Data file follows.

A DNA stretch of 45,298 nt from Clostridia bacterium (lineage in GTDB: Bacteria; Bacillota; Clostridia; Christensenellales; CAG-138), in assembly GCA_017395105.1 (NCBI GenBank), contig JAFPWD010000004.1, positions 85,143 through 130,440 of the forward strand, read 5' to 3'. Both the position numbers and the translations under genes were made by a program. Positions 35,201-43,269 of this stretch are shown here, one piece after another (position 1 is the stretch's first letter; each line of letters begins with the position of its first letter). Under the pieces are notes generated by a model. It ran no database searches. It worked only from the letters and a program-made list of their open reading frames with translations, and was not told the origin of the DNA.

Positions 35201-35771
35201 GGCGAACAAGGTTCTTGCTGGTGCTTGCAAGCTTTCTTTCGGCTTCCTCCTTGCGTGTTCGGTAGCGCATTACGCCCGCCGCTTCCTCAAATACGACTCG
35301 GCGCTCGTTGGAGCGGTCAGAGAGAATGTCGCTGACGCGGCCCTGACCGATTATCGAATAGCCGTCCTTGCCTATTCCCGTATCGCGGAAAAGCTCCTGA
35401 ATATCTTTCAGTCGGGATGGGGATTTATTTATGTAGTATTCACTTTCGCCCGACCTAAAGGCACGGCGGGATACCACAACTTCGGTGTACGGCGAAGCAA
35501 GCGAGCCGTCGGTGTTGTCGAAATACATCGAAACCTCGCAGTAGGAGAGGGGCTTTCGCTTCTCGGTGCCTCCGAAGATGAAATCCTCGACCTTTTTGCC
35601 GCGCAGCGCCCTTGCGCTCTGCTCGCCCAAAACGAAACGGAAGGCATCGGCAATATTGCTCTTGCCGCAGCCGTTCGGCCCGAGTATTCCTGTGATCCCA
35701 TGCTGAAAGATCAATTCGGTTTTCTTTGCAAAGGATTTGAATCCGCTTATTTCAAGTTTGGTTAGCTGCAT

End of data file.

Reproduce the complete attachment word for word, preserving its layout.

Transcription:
A DNA stretch of 45,298 nt from Clostridia bacterium (lineage in GTDB: Bacteria; Bacillota; Clostridia; Christensenellales; CAG-138), in assembly GCA_017395105.1 (NCBI GenBank), contig JAFPWD010000004.1, positions 85,143 through 130,440 of the forward strand, read 5' to 3'. Both the position numbers and the translations under genes were made by a program. Positions 35,201-43,269 of this stretch are shown here, one piece after another (position 1 is the stretch's first letter; each line of letters begins with the position of its first letter). Under the pieces are notes generated by a model. It ran no database searches. It worked only from the letters and a program-made list of their open reading frames with translations, and was not told the origin of the DNA.

Positions 35201-35771
35201 GGCGAACAAGGTTCTTGCTGGTGCTTGCAAGCTTTCTTTCGGCTTCCTCCTTGCGTGTTCGGTAGCGCATTACGCCCGCCGCTTCCTCAAATACGACTCG
35301 GCGCTCGTTGGAGCGGTCAGAGAGAATGTCGCTGACGCGGCCCTGACCGATTATCGAATAGCCGTCCTTGCCTATTCCCGTATCGCGGAAAAGCTCCTGA
35401 ATATCTTTCAGTCGGGATGGGGATTTATTTATGTAGTATTCACTTTCGCCCGACCTAAAGGCACGGCGGGATACCACAACTTCGGTGTACGGCGAAGCAA
35501 GCGAGCCGTCGGTGTTGTCGAAATACATCGAAACCTCGCAGTAGGAGAGGGGCTTTCGCTTCTCGGTGCCTCCGAAGATGAAATCCTCGACCTTTTTGCC
35601 GCGCAGCGCCCTTGCGCTCTGCTCGCCCAAAACGAAACGGAAGGCATCGGCAATATTGCTCTTGCCGCAGCCGTTCGGCCCGAGTATTCCTGTGATCCCA
35701 TGCTGAAAGATCAATTCGGTTTTCTTTGCAAAGGATTTGAATCCGCTTATTTCAAGTTTGGTTAGCTGCAT